Fair enough, the Altima will have some new tech, such as optional all-wheel drive, an 8-inch screen will be standard along with Apple CarPlay, Android Auto, push-button start, and keyless entry. It will also receive Nissan's latest version of the Zero Gravity seats.
The standard engine will be a 2.5-liter inline-four unit that produces 188 horsepower, and there's also an optional 248 horsepower VC turbo engine. The problem is that most people will still go for the Accord or Camry.
16 We Want To Drive: Hyundai i30 Fastback N
The new Hyundai i30 Fastback N will appear in showrooms as early as February 2019.
It will build on the success of the i30 N, with Hyundai claiming the i30 Fastback N is a “more elegant” version of the hatchback car.
The Fastback is supposedly the first five-door performance coupé in the C-segment and could prove to be a huge seller since there currently aren't any direct competitors, a clever move there by Hyundai.
As far as performance goes, the customers will have a choice of two versions of the same engine, a 2.o-liter producing either 248 hp or 272 hp in the Performance edition.
15 We Don't Care: Ford Focus Active
Good news everyone: Ford announced they won't be selling the Focus Active in the States. Sadly, it will still be sold elsewhere. Basically, the Focus Active has raised suspension and looks like a real off-roader with its bulky bumpers and black plastic cladding. Except you can forget taking it off the road as it doesn't have four-wheel-drive and the skid-plates are fake.
So the Focus Active is really all show and no go, it will actually perform even worse on the road than the standard car, due to its higher center of gravity. What a waste. Ford could at least have given it a 4x4 system, and the aftermarket would eventually supply proper off-road parts for it to replace the plastic pieces.
14 We Want To Drive: Ford Ranger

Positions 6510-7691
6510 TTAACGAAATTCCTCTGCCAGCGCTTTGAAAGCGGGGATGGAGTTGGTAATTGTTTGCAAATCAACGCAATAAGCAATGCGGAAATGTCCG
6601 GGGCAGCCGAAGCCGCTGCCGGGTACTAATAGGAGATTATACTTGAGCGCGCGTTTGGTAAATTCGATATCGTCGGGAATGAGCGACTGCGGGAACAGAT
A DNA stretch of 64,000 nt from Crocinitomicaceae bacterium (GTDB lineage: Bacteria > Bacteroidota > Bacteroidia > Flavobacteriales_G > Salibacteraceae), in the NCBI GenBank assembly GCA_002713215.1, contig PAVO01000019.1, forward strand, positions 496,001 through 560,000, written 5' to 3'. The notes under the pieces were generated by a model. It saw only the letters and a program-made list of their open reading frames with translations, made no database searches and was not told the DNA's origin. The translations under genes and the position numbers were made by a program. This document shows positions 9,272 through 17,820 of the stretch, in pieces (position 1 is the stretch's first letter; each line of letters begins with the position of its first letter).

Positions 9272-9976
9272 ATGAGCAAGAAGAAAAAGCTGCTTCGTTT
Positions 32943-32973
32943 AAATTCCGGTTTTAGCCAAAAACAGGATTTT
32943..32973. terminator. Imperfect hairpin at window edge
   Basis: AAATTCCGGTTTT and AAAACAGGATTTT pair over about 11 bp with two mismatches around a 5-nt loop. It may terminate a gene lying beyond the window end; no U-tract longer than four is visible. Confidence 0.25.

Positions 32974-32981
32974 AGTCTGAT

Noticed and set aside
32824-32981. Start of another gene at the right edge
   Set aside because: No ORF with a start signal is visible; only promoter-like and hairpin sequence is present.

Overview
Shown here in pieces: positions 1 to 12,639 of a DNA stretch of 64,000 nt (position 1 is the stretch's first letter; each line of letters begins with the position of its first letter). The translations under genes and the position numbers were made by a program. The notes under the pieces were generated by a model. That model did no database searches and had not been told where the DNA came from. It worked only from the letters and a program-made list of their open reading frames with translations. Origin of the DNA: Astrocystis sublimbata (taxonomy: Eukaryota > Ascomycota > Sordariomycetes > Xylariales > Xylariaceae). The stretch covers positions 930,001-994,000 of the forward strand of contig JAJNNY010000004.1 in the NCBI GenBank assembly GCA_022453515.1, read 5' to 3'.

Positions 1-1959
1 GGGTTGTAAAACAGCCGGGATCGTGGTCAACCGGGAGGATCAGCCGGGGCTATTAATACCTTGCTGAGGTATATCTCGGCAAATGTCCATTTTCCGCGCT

The Ranger was discontinued in the States after the 2011 model year, and now it is finally returning in the early parts of 2019.
The new Ranger features a high-strength steel frame, a host of new engines, and a 10-speed automatic transmission.
Certain trims will have upgraded safety features, and there will also be an off-road package available that adds off-road suspension, a Terrain Management System, better tires, protective skid plates, and other exclusive features.
The U.S. Ford Ranger is widely anticipated as one of the best cars 2019 will bring. As far as being a mid-size truck the Ranger isn't all that small, the Crew Cab version is actually longer than the base F-150.
13 We Don't Care: Honda Insight
20 years ago, the world saw the first Honda Insight. Some say it was too far ahead of its time, in reality, it had a bunch of flaws and was eventually removed from Honda's lineup.
Then, there was a second Insight back in 2010, but after just four years it was history. And now the Insight is back again, making its name rather ironic. Insight to what? Clearly, Honda has no insight into what people want.
While the first Insight offered something new, this latest version doesn't. It's just more of the same of something we've already seen other car manufacturers do over and over these last few years. Please spare us, Honda.
12 We Want To Drive: Land Rover Defender
After ending production of the original Land Rover Defender in 2016, the new Defender is arriving in showrooms in 2019. Its styling may be softer than that of the original, with plenty of retro design going on, but Land Rover promises that it won't impact the Defender's off-road capabilities - in fact, it should be better than ever.
The Defender has been on a diet since we last saw it. By following the trend of extensive use of aluminum both for the body panels and the chassis, it makes for lighter off-road utility vehicles.
There will be several different models available right from the get-go, even the performance-oriented SVO (Special Vehicle Operations) could be in the mix, perhaps making the Landy a worthy competitor for the Merc G63 AMG?